skethc

I quickly learned the easiest route would be to create an outline that would be identical for each jersey and from there I could layer on the other elements as needed. In Tableau, I set my X and Y axes both to run from -500 to 500. However, since jerseys aren’t square, utilizing only the area from -300 to 300 on the X-axis, gave them the appropriate shape. So, the jersey for every team first ended up with this 18-point path as its outline, along with a color ID, based on the primary color of the jersey. All of the colors come from Team Color Codes, a fantastic site if you do any sports related vizzing. My personal preference is to steer clear of using team logos, so the use of team colors provides a nice alternative way to create an easy connection for the reader. This of course assumes the reader is somewhat familiar with the sport.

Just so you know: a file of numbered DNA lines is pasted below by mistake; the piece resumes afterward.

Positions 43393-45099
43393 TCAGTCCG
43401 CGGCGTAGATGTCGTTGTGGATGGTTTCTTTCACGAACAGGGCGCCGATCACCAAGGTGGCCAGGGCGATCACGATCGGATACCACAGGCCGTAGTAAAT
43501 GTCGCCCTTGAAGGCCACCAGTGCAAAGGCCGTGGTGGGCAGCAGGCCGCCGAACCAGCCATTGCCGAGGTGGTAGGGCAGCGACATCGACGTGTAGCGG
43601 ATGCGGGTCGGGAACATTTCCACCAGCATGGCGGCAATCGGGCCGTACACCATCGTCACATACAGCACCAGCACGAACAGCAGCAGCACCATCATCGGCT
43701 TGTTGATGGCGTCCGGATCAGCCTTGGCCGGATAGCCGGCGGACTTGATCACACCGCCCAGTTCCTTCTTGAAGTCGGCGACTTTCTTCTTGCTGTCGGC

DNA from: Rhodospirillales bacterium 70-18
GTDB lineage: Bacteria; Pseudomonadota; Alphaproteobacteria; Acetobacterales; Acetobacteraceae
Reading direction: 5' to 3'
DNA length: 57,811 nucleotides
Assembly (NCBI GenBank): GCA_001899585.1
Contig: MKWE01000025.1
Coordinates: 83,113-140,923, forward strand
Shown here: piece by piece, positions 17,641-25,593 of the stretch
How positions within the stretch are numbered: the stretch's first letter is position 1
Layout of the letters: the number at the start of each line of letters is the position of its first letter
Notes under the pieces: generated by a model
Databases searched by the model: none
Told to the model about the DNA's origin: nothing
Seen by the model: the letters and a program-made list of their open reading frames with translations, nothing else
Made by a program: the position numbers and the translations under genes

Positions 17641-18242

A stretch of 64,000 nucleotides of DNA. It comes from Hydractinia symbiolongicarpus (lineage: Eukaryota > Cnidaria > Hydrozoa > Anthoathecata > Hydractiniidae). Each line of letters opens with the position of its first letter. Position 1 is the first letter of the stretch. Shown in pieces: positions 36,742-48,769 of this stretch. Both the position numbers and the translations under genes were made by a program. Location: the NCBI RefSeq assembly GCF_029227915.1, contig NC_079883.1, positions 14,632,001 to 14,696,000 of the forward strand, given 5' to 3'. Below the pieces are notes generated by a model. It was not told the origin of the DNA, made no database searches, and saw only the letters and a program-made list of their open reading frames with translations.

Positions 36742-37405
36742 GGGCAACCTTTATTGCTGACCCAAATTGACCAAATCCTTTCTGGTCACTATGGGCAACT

jerseyoutline

With all 30 teams equipped with the outline of a jersey and a primary color assigned, it was now time to add in the details. A majority of these were straightforward stripes going down the sides of the jersey or pinstripes in the case of the Charlotte Hornets and Orlando Magic. By far, the two most cumbersome to create were the Phoenix Suns, with their exploding sunburst design and the Denver Nuggets 1980’s retro with the mountains. Plotting the sun on the Suns jersey required a 25-point polygon. To get the stripes/shapes to show up on top of the primary color, a simple sort on Color ID was needed. As you can see, in the Suns case, this brings the sunburst to the foreground.

phxsuns